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What Is a Restraining Order? 

Kim Hamilton Attorney at Law Oct. 13, 2022

Document with The Name Restraining OrderNobody enters into a relationship with someone else if they believe they’ll be in danger, either physically or emotionally. But sadly, there are far too many romantic relationships and marriages where one spouse is abusive or manipulative to the other. This means that one partner may need help fleeing from domestic violence or abuse to protect themselves and their families. In some cases, they may need to file for a restraining order.  

If you’re in the Fort Worth, Texas, area and would like to speak with a family law attorney to learn more about what a restraining order can do, reach out to Kim Hamilton Attorney at Law. With over 30 years of legal experience representing clients throughout Texas, including Johnson County and Tarrant County, Attorney Kim Hamilton will help you find a solution. 

What Is a Restraining Order?  

When most people think about a restraining order, they imagine a legal document used to prevent domestic abuse from one partner or family member to another. And, while this is a common and important way they’re used, they can also be used during a divorce to prevent the other party from bad faith financial tactics or moving children before the divorce is finalized.  

Legally, a restraining order (also called a protective order) can be used to protect an individual from all kinds of abuse, including harassment, physical abuse, sexual abuse, child abuse, or stalking. Importantly, the restraining order itself can’t prevent the person from engaging in this behavior, but it does impose severe penalties if they do. Often, the prospect of these consequences is enough to stop the perpetrator from inflicting the harm in the first place.  

Who Can File for a Restraining Order? 

In Texas, anyone may file for a restraining order for themselves or for a family member if they are seeking protection from an abuser. Per state law, the abuser must be a family or household member, and this includes current and former spouses, siblings, children, parents, roommates, or someone you share a child with (regardless of your marital or domestic status). The law also protects those in a dating relationship, including current and former romantic partners as well as same-sex partners. 

What Types of Restraining Orders Are Available?  

Depending on your situation, there are different types of restraining orders available. Typically, you’ll file a restraining order in your local county with the court clerk, while others must be issued by a police officer or judge after certain criteria have been met. For example, a judge may impose an emergency protective order if they find an immediate threat of harm and there isn’t enough time to hold a hearing. These typically only last for a matter of days until both parties can be represented in court.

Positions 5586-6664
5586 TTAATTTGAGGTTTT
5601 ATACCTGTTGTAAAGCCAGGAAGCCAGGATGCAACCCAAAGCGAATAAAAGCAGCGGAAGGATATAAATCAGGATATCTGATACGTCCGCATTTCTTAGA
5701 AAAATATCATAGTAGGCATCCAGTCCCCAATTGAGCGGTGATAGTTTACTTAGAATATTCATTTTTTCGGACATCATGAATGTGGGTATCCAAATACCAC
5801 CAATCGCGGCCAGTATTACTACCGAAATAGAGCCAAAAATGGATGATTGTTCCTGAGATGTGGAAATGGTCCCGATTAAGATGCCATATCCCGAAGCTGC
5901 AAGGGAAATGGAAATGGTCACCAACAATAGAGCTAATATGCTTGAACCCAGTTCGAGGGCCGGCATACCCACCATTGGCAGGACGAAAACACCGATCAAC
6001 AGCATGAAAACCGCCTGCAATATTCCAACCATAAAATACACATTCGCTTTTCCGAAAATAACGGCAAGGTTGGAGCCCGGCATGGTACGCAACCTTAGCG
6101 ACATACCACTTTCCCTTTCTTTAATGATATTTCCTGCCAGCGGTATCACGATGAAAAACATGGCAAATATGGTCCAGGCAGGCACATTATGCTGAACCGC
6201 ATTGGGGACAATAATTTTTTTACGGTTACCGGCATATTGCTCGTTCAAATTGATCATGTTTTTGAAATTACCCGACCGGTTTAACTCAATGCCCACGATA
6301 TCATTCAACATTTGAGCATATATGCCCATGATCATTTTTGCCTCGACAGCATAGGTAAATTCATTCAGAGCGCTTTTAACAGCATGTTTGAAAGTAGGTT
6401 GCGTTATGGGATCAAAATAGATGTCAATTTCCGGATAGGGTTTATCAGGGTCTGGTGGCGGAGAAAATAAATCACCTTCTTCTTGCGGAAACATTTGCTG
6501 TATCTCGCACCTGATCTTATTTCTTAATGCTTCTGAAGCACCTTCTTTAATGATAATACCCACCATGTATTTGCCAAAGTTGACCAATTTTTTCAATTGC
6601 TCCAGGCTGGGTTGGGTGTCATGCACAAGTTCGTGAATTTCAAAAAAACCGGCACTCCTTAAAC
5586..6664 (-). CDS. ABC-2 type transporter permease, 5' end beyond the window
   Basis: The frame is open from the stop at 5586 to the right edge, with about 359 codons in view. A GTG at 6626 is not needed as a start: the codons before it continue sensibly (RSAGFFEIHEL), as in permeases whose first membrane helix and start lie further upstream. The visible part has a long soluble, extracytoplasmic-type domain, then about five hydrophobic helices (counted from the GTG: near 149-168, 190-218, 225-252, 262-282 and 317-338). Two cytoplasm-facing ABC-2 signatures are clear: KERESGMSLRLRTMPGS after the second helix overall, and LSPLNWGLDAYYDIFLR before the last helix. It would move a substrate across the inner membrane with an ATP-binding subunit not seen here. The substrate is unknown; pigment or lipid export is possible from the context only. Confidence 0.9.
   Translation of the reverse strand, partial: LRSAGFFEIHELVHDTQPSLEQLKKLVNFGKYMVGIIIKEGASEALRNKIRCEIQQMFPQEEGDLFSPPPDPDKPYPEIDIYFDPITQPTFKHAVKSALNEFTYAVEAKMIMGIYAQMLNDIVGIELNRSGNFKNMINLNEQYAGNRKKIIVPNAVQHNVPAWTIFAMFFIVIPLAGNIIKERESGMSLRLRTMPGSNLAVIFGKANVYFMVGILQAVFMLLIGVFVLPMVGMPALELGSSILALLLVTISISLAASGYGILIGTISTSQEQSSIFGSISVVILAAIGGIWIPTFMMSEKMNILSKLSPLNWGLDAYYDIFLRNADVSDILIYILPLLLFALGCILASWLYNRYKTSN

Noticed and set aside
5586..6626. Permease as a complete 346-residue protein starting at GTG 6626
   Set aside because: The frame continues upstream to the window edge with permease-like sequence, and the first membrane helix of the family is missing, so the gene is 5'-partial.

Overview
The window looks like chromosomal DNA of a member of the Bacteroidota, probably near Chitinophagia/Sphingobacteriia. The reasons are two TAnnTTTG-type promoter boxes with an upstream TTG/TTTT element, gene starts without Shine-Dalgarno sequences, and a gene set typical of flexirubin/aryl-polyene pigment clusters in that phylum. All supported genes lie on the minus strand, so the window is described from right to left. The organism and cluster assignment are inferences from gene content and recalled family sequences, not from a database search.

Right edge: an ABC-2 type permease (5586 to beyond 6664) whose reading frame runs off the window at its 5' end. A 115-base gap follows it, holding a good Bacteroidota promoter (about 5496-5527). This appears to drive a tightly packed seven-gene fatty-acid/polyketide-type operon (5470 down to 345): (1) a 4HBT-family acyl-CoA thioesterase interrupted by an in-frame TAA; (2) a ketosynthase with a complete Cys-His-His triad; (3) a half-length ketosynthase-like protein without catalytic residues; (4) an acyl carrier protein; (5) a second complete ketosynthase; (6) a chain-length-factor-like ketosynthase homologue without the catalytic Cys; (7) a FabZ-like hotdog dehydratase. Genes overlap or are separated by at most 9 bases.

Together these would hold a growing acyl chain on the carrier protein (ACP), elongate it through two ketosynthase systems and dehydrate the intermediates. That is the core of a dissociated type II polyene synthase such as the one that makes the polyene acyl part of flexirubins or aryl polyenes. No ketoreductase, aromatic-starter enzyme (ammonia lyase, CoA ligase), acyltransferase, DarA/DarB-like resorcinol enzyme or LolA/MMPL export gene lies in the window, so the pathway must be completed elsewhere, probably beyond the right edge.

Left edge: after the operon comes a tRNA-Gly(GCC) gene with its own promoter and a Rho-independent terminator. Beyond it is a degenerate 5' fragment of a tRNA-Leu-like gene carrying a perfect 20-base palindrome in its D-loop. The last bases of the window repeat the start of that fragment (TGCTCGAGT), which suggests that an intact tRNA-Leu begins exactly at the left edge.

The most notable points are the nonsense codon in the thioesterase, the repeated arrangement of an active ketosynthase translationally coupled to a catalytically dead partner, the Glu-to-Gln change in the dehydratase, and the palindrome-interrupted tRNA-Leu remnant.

You may also wish to file a domestic violence restraining order (DVRO) which can be applied after a domestic violence case. A standard restraining order is typically in place for a long time (several years to a lifetime).  

Lastly, there are temporary restraining orders (TROs). These are most common when a couple is going through a divorce and one spouse is worried about the potentially harmful behavior of the other spouse. When you’re obtaining a restraining order during the divorce, this is the type you’ll need to guard against retaliatory actions like destroying property, taking on new debt, selling joint property, draining a bank account, or withholding visitation from children.  

These can be filed at the same time as your divorce paperwork, especially if you’ll be serving an unsuspecting spouse with the papers and fear their reaction. However, you can also file for a TRO at any time during the divorce process. 

What Limitations Will a Restraining Order Set?  

The parameters of your specific restraining order will dictate what exactly it can and will do to protect you. It can be very helpful in these cases to work with an experienced local attorney who can ensure that all your concerns are addressed by the order so you and your family feel safe. This could mean that the abuser isn’t allowed to be within a certain distance of your home, place of work, or a child’s school, and it can also restrict what they’re able to do with your children, assets, or finances during a divorce.  

In other cases, it may bar the individual from possessing a firearm or contacting you in any way that’s not specifically outlined in the order. If the individual violates these limitations, they can be arrested and charged with a crime, and it’s usually the role of the victim to report these violations to law enforcement.  

Attorney Kim Hamilton Can Help  

If you’re in the Fort Worth, Texas, area and are searching for a divorce attorney in Texas who shares your Christian faith and values and who will also fight to protect your rights under the law, turn to Kim Hamilton Attorney at Law. Call today to schedule a consultation.